How do you explain the teachings of Sir Isaac Newton from the 1600s?
For Hotchkiss K-8 physical science teacher Carlyn Luna, she used her Arch Coal grant money to purchase equipment that would provide instant data on motion.
The equipment was made by Vernier. It included a radar gun or motion sensor, a screen that showed the data collected and the ability to transmit that data via WiFi to a student's own device, such as an iPhone.
Luna's project for her eighth grade students was entitled "Real Time Forces." It was designed to help the students understand Newton's three laws through laboratory experiments. Small teams of students built mini roller coasters. Then they selected various marbles differing in size, mass and material. How long it took the marble to travel the roller coaster's course was timed. Each trial included five runs. Then each student was to submit a typed lab report with recorded data on mass, size, air resistance and gravity,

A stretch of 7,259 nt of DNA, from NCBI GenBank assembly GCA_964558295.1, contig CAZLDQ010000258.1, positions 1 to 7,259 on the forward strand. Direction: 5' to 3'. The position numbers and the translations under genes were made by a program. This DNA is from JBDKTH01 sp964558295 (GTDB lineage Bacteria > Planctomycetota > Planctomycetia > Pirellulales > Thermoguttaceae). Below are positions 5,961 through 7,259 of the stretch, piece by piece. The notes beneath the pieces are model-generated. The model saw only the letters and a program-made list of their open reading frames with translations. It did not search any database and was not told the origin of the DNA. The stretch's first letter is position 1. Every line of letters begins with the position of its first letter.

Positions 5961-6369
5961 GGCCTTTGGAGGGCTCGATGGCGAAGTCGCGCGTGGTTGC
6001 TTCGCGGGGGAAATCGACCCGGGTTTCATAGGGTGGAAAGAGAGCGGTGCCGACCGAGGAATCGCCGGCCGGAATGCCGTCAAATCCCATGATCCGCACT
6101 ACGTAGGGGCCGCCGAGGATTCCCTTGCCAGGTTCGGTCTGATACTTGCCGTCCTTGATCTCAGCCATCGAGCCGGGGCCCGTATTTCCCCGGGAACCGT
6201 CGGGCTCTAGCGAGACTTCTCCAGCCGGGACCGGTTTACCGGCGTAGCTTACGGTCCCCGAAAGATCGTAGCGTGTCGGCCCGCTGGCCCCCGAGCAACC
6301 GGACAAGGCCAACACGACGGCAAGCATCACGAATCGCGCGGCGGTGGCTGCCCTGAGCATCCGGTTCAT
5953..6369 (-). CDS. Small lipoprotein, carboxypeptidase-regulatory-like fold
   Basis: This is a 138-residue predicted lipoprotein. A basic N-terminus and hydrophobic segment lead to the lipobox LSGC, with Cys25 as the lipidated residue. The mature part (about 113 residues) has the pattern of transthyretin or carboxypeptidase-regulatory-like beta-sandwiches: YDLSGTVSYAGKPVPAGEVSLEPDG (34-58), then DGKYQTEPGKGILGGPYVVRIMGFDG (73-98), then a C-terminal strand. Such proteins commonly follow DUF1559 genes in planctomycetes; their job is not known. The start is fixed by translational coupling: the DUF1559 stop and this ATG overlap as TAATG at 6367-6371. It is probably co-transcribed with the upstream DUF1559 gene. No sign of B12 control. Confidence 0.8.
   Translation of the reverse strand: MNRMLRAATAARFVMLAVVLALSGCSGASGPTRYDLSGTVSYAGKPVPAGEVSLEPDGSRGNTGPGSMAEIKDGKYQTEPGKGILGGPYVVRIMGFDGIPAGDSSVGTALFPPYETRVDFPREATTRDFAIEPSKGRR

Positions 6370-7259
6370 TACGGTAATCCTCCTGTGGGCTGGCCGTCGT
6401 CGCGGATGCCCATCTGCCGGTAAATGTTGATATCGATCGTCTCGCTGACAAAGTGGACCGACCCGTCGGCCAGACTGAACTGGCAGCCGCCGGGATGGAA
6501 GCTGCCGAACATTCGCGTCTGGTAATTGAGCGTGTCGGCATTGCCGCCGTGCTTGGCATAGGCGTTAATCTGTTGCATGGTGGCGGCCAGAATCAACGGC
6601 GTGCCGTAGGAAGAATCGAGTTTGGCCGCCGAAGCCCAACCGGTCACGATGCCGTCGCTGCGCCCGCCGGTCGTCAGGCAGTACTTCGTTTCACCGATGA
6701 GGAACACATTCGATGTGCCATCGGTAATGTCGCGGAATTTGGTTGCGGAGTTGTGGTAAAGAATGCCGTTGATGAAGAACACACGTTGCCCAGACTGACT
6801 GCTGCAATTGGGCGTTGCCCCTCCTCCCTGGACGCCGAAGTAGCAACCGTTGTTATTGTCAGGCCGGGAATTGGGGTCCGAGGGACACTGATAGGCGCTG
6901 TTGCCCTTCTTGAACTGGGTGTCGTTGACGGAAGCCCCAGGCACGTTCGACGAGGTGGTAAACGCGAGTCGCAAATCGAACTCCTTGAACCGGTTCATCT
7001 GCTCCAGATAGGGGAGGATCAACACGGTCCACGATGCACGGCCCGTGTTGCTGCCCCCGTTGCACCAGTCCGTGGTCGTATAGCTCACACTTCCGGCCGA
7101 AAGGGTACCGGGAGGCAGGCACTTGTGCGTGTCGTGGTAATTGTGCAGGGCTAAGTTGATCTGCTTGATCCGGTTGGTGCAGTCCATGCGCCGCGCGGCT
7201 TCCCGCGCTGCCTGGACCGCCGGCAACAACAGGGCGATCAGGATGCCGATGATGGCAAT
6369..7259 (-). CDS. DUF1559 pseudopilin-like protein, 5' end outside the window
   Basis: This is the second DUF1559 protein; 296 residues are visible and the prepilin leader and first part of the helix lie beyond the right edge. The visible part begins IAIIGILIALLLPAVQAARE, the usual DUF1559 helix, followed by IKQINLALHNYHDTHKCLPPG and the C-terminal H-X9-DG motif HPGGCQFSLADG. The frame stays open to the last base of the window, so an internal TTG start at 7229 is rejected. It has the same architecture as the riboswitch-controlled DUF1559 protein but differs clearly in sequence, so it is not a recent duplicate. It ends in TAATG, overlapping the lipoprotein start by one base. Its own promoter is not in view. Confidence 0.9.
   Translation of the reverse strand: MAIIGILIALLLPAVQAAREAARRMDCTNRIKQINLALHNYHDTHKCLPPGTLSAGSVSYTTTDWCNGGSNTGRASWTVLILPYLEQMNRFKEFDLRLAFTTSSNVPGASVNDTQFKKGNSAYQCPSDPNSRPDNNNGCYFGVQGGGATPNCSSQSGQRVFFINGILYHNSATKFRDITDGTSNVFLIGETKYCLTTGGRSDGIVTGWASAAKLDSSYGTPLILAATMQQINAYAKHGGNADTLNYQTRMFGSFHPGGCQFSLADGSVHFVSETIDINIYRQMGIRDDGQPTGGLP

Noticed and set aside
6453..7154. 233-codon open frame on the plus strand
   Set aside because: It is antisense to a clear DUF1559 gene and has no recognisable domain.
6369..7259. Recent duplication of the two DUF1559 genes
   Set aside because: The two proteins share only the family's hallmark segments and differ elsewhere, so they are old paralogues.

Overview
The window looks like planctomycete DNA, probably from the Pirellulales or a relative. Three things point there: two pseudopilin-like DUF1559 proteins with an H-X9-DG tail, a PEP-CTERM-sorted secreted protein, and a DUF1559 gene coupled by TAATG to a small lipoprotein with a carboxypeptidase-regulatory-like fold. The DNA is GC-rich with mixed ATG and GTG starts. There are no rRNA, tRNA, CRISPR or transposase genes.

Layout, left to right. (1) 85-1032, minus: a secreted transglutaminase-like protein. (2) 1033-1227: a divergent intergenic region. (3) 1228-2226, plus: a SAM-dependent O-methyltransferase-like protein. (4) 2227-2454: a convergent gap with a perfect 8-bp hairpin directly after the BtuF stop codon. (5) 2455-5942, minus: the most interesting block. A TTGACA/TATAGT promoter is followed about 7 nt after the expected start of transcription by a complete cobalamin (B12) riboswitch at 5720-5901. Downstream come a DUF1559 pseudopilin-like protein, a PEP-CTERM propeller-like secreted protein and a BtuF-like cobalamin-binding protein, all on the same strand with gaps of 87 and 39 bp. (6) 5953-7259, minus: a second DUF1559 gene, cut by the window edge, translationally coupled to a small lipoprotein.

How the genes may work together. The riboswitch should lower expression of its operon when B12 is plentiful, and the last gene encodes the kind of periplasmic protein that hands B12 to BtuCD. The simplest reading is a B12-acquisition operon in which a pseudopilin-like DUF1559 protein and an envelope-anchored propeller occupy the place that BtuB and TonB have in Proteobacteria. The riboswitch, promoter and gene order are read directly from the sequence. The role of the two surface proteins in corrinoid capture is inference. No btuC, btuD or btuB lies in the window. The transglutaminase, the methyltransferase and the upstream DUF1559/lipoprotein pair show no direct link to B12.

The experiments would answer the essential question of how motion is measured and described.
Building the roller coaster taught the students in her eighth grade physical science class about Newton's first law of inertia.
"The idea is that they are learning Newton's Three Laws through this hands-won experiment by building the coaster, and now testing how mass affects the roller coaster," Luna said. Would a roller coaster go faster with or without passengers?
Luna is the only science teacher for seventh and eighth grade classes at Hotchkiss K-8.
"I came from the Front Range. This is my first year here. The level of technology we have here is a lot lower just because the district is a lot smaller and they don't have as much money to buy things like this. Butit's a huge thing for kids. It's so wonderful for them. They get so excited on anything electronic. It's a great motivational tool," Luna said.
Regarding Arch Coal providing the grants, Luna said, "It's a great thing they do for the community."blog comments powered by Disqus